-It admits responsibility for your own actions (no matter who all was involved, it doesn’t scream, “he made me do it!” – just like Adam screamed, “She made me eat the forbidden fruit!”

Gen 3:12)

-It’s a way of humbling yourself in the sight of God.  (1 Peter 5:6)

-It lets God know that you realize that you’re not perfect and that you need Him.  (Hebrews 4:16)

-And it restores fellowship with God so that you can continue to walk in the blessings that God has for you. (1 John 1:9)

So thank God you’re blessed!

For a just man falleth seven times, and riseth up again: but the wicked shall fall into mischief. ” Proverbs 24:16

I acknowledge my sin unto thee, and mine iniquity have I not hid. I said, I will confess my transgressions unto the LORD; and thou forgavest the iniquity of my sin. Selah“.  Psalm 32:5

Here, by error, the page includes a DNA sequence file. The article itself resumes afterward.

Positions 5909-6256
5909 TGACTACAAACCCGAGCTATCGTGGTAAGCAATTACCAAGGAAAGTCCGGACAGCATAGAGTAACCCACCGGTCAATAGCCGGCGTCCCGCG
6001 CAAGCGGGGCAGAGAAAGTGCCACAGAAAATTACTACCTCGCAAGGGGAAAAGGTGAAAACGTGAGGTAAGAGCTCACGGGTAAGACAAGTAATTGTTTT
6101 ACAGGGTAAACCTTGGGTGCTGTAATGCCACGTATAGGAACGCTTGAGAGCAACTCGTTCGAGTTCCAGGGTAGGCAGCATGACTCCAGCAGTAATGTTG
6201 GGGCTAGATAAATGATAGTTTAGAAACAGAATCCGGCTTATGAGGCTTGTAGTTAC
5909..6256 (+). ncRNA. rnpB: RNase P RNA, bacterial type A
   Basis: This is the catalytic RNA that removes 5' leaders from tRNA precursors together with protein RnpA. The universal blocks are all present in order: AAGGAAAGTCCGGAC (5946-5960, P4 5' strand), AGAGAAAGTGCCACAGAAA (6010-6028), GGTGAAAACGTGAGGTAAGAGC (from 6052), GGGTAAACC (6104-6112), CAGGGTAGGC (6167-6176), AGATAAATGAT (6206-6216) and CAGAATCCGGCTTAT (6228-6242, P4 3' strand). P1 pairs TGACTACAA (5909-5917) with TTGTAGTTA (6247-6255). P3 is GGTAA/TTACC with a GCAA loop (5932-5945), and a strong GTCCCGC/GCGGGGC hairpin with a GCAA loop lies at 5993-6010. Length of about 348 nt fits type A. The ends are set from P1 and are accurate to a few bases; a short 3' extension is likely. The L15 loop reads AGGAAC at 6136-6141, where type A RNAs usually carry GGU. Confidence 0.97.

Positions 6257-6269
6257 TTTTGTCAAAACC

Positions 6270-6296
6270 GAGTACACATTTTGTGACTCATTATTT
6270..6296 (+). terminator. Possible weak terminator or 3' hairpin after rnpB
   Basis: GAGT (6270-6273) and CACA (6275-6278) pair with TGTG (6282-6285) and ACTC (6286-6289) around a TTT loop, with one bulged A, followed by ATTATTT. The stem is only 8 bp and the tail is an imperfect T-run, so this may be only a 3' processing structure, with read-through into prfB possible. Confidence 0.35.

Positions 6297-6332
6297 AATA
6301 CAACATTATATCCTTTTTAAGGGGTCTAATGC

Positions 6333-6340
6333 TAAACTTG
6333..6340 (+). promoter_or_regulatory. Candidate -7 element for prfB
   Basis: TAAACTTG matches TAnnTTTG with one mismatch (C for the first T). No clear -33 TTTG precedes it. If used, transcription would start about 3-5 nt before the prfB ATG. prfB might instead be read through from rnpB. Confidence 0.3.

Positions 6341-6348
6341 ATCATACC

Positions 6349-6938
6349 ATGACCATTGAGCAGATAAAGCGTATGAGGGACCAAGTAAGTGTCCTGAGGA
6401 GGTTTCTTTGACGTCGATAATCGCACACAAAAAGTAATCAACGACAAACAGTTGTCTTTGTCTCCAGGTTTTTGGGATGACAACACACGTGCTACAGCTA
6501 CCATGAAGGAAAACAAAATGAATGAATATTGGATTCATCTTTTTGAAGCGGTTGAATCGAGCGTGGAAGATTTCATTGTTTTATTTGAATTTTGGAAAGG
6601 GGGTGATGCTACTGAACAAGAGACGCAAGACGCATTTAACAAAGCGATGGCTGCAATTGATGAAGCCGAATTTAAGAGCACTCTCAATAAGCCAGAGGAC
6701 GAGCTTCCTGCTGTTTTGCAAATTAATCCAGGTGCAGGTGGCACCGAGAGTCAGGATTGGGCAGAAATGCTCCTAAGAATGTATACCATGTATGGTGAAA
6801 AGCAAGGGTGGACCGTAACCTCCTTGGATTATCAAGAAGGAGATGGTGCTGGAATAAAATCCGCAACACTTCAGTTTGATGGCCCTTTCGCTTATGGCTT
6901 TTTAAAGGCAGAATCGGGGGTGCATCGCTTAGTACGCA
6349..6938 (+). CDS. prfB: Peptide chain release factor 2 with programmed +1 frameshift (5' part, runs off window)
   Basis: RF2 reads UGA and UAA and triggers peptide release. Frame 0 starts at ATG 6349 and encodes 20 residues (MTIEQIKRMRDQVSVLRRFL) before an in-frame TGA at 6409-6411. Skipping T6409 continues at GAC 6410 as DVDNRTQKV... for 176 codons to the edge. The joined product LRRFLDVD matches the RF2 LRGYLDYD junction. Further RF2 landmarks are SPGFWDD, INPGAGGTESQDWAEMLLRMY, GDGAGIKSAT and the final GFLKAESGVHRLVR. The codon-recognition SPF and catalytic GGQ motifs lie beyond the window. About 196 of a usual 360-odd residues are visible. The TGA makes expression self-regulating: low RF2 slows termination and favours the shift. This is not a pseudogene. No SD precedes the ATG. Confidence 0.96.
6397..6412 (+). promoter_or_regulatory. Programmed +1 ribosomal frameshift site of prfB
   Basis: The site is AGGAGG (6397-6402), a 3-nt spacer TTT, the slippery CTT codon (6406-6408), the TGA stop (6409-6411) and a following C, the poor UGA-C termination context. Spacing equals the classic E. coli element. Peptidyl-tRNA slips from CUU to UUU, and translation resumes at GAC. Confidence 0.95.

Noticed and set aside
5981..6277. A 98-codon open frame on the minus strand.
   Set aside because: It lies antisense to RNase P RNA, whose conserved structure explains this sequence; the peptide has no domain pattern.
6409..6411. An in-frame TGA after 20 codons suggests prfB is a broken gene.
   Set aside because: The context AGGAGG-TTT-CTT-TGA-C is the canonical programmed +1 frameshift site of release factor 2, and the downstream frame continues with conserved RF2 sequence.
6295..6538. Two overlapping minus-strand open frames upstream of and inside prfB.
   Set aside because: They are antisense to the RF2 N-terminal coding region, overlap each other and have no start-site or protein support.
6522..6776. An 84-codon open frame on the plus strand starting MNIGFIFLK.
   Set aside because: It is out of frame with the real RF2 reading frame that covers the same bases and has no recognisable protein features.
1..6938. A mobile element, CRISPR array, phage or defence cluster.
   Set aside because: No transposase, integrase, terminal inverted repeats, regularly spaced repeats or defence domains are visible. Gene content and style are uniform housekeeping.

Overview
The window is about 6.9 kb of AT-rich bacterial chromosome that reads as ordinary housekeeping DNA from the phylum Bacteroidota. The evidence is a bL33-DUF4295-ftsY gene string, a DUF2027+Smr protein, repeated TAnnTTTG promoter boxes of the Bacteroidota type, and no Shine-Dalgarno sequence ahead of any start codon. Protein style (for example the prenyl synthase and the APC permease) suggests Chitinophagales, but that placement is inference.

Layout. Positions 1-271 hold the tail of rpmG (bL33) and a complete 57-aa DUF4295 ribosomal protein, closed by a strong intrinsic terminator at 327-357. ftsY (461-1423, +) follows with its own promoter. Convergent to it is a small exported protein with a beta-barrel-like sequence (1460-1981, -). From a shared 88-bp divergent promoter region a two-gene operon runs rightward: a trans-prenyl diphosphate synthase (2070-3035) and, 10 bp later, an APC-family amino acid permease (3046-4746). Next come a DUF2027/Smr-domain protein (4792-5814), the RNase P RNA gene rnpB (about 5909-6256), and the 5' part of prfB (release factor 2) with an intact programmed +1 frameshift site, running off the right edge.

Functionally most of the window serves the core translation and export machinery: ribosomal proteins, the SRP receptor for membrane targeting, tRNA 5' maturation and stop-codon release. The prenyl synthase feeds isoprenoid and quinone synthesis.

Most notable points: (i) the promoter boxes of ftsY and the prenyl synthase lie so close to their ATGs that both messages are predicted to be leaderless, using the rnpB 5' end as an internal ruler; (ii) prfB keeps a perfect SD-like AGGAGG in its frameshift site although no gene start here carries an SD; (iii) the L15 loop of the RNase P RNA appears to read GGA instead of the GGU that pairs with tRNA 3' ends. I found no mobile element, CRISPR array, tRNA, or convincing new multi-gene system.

*Originally published on Kim on the Web.com.

Remembering Ja’Net DuBois (1945-2020)

Ja’Net DuBois, an actress who left her stamp on television playing beloved neighbor Willona Woods on “Good Times” and the voice behind the theme song to “The Jeffersons,” has died, according to Kesha Fields, DuBois’ youngest daughter. She was 74.

DuBois died peacefully in her sleep Monday at her home in Glendale, California, Fields said.
Her death was unexpected as she had no underlying health issues, her daughter added.
DuBois had a career that began in the late ’60s, but she became one of classic television’s most beloved figures thanks to her role on “Good Times,” a spinoff following characters from the TV show “Maude.” The series, from Norman Lear, Eric Monte and Mike Evans, ran for six seasons from 1974-1979.